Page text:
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fEMPOWER’s RISE reimagines Bowdoin women

March 1, 2024

Thetis Fourli
AND I'LL RISE UP: In its seventh year of producing RISE, fEMPOWER continues to reimagine its programming and its mission to showcase the otherwise often untold stories of women on campus to the broader Bowdoin community.

The student organization fEMPOWER hosted its annual RISE performance to unveil the untold stories of women and to uplift them in their vulnerability.  Highlighting women’s experiences on campus, from serious to lighthearted, RISE seeks to foster a space for women to voice the challenges and celebrations they share through womanhood.

This year, fEMPOWER expanded upon reforms made in previous years, changing aspects of the show’s presentation and increasing the amount of time the cast spent together.

“This year differs from others as we have tried to create more time and space for the cast members to bond more. This is the first year we had our retreat at Schiller with an overnight option and had more cast dinners before and after the production,” fEMPOWER officer Emely Reyes ’25 said.

With more time together as a cast, fEMPOWER discussed the best ways to convey anonymous stories with the understanding and support to provide an immersive and eye-opening experience.

“One structural change we made is we moved from having the performance aspect of either a dance or an acapella group in the show… we’re starting to slowly incorporate a visual arts element to RISE,” fEMPOWER leader Ava Grandfield ’24 said.

During the retreat, the cast made some of the paintings, drawings and other pieces of art that were featured in the exhibit outside of Kresge Auditorium.

“It was cool to incorporate a visual aspect and to add another layer, another way of expressing femininity and what it means to be a woman at this place beyond getting up on the stage and speaking about it,” Robin Walker-Spencer ’24 said. “I like that it can encompass different abilities and talents and different modes of expression.”

As seniors graduate and the next set of students move into leadership, the current officers decided to add a position: an art coordinator, to acknowledge fEMPOWER’s growing mission in creating spaces for women to express themselves beyond verbal storytelling. They set their sights on ensuring all perspectives were represented in the program.

“In our submission form, we encourage all types of stories, which leads to a wide range from lighthearted to serious stories. Since it is anonymous, there is no inherent diversity quota as we aim to make sure everyones’ voices are heard,” Reyes said.

As a newer organization founded in 2016, fEMPOWER continues to pay close attention to feedback. RISE changes from year to year based on the different stories submitted, reflecting an evolving campus landscape.

“I think that just getting feedback from the audience members and just from our own experiences, we felt that even though it’s good to have an intermission, and we’re keeping that to give people some space to process and take a break if they need to, we like the idea of really keeping the show itself dedicated to the just the stories,” Grandfield said. “It could feel a little jarring to sometimes to be listening to stories and then [see] a dance and then go back into the stories.”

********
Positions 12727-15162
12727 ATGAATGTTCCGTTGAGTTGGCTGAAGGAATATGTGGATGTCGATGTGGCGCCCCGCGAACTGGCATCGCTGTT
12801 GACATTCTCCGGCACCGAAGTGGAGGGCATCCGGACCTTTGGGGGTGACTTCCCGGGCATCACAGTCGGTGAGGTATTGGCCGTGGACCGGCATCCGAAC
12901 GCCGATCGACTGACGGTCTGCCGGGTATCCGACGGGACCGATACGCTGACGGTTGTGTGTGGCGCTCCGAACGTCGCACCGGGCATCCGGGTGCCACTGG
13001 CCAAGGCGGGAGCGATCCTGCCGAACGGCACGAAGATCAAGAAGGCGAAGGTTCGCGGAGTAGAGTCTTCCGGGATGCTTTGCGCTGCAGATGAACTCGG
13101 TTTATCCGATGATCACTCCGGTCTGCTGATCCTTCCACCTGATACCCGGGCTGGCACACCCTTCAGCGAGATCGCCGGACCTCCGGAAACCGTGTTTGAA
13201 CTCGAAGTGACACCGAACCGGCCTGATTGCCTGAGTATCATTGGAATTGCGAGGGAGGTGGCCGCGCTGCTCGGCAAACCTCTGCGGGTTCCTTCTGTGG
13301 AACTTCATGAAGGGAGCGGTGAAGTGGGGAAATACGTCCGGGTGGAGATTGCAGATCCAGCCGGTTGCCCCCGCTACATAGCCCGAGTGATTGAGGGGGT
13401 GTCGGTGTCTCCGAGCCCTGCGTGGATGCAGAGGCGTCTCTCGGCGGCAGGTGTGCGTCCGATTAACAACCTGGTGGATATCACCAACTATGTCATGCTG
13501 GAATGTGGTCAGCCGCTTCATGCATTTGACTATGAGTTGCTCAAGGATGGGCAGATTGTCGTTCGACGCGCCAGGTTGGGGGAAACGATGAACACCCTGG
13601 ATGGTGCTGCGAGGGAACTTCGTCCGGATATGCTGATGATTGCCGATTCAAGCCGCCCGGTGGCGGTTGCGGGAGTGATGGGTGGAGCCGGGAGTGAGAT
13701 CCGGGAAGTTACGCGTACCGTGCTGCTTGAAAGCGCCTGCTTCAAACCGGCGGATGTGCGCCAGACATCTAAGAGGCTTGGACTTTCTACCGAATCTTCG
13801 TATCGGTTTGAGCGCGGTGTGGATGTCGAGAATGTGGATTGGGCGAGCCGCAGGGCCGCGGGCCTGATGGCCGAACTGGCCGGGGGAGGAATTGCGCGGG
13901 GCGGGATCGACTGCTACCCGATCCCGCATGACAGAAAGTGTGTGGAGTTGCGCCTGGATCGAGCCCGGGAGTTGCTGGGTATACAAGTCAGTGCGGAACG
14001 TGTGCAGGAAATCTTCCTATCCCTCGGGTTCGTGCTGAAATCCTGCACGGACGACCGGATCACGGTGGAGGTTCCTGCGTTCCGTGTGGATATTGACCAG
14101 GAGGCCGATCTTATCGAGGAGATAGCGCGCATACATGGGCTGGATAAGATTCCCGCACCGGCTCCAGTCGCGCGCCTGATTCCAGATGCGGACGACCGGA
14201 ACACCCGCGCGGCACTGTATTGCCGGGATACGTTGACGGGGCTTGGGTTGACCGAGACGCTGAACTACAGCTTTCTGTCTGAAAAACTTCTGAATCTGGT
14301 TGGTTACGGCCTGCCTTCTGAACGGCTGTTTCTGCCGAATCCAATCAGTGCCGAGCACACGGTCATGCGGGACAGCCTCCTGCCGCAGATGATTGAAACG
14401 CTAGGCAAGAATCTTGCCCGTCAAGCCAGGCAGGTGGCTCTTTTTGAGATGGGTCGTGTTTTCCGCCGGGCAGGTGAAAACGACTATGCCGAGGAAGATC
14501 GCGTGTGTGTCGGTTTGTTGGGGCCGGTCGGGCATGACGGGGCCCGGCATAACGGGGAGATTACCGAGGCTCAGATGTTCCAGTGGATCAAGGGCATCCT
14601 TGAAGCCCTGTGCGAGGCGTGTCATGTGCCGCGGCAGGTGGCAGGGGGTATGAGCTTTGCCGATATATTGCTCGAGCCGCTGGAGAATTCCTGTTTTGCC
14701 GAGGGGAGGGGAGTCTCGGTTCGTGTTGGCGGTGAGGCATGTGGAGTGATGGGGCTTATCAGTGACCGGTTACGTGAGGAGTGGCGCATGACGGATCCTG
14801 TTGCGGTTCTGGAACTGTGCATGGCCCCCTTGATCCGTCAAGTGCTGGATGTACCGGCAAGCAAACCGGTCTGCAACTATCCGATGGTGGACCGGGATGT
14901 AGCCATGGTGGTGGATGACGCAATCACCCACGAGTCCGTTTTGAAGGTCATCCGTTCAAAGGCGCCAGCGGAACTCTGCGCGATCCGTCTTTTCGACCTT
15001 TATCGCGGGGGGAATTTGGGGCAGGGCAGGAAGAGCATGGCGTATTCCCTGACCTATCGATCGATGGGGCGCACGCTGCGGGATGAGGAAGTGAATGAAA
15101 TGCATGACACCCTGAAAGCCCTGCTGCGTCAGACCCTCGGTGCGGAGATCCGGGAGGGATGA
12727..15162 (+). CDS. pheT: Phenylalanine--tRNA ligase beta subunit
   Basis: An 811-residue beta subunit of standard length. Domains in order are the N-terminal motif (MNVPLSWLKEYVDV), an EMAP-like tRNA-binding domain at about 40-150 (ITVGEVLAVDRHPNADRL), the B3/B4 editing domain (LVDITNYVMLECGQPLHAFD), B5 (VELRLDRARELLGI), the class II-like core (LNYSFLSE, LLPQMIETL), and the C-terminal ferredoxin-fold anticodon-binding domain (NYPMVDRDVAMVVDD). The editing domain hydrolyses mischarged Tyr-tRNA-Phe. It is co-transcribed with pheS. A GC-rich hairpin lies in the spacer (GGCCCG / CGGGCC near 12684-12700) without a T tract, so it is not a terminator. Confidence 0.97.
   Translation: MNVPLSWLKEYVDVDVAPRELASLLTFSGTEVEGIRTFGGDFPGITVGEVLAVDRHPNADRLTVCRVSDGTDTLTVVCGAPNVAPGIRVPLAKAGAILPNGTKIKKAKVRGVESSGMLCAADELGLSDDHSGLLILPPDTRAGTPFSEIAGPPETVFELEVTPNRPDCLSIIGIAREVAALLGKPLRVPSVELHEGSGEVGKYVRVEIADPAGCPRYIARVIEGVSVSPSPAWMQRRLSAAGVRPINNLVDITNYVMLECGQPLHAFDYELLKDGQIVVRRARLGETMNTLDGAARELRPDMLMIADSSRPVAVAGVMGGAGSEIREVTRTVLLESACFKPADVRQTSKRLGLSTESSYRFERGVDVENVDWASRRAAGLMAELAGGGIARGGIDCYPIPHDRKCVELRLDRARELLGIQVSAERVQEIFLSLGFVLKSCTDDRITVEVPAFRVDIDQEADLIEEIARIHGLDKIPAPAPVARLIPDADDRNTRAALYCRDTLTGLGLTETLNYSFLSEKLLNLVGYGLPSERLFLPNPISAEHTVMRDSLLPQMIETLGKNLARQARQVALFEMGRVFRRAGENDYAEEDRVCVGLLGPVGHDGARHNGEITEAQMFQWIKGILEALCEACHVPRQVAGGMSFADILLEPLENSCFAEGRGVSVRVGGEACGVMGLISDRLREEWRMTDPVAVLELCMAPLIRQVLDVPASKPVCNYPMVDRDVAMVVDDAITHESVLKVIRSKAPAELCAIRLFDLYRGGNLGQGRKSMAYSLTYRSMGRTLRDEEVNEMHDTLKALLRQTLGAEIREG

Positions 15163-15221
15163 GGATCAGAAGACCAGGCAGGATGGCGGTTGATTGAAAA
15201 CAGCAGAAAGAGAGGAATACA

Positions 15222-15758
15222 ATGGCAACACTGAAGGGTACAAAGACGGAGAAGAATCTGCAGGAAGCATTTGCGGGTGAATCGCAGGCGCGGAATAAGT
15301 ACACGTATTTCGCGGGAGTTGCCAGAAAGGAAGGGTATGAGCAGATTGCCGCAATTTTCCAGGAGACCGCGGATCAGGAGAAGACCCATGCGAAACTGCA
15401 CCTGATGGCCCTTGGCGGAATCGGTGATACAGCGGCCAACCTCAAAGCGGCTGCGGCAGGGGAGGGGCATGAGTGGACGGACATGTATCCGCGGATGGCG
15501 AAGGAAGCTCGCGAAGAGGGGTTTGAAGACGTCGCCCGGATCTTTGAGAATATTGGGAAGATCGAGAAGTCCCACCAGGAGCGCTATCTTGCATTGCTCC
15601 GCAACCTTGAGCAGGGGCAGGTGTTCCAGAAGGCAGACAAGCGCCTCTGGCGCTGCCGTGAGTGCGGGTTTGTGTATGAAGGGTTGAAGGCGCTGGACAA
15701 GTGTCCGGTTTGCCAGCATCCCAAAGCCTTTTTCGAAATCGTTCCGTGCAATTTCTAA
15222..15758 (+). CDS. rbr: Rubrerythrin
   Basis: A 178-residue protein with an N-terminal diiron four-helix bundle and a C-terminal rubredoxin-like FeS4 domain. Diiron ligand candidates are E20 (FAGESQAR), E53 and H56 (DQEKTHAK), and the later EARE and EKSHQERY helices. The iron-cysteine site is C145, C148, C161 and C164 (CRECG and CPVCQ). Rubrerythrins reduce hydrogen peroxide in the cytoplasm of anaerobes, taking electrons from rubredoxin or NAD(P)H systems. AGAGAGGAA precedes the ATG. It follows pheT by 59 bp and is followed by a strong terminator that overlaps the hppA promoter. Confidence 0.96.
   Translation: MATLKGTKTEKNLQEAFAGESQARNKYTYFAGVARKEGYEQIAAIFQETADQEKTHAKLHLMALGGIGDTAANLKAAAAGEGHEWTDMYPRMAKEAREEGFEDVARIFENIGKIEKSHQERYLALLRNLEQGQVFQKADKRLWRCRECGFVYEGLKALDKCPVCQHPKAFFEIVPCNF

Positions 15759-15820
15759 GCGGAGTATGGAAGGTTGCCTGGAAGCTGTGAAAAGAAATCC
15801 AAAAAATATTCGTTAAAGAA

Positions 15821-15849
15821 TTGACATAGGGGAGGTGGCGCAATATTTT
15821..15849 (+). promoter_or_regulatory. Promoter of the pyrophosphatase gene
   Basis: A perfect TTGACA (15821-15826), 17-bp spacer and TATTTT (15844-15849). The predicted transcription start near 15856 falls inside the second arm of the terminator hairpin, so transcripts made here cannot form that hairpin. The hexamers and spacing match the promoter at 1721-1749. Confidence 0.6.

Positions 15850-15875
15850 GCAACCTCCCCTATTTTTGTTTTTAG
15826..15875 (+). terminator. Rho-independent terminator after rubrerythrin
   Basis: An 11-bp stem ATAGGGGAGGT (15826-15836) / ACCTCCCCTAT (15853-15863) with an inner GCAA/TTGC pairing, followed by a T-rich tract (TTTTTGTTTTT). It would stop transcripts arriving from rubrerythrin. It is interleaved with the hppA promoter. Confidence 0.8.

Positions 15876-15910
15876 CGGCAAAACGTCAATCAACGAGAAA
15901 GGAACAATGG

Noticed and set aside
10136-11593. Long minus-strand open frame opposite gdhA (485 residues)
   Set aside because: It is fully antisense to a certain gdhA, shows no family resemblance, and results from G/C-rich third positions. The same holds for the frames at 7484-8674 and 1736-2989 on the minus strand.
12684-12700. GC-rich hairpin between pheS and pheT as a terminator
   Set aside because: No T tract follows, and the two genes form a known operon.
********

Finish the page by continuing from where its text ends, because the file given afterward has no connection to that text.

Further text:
After this year’s performance, audience members shared their appreciation for the production and the ways in which it made them consider what it means to be a woman at Bowdoin and more broadly.

“This show was extremely impactful and it made me question the way I exist in this campus community. It made me very self-aware of how I treat all the women in my life,” audience member Ollie Tannahill ’27 said.

Over the years, fEMPOWER has developed RISE into a show that champions inclusive storytelling methods. This year, the group accepted all of the stories submitted and cast members who auditioned.

“I saw the posters everywhere, I wasn’t really sure of what RISE was, but I was curious. I got the email and saw that there weren’t any cuts and thought this is good, this should be my step out; then getting into it and auditioning, reading the script, meeting the cast—I knew this was going to be big and important,” Mylia Vigue ’27 said.

Working continuously to improve, adapt, and emulate the experiences of women on Bowdoin’s campus, fEMPOWER hopes RISE will capture more attention on campus as the program continues to evolve.

“We have a lot of first years involved, people who have never been part of the cast before, so it’s different in that we have new faces on the stage involved, and we have people who have never come to RISE in the audience,” Grandfield said. “Something I love about RISE is that it worked into its definition that it changes year to year.”

Opening the floor to the horizon of various stories within women’s lives, the show allowed for a showcase   of womanhood and for women to see themselves in each other’s stories.

“[The show was] amazing, moving, emotional, inspirational, touching. I feel like it reminded me of how amazing women are,” audience member Idaly Morales ’23 said.


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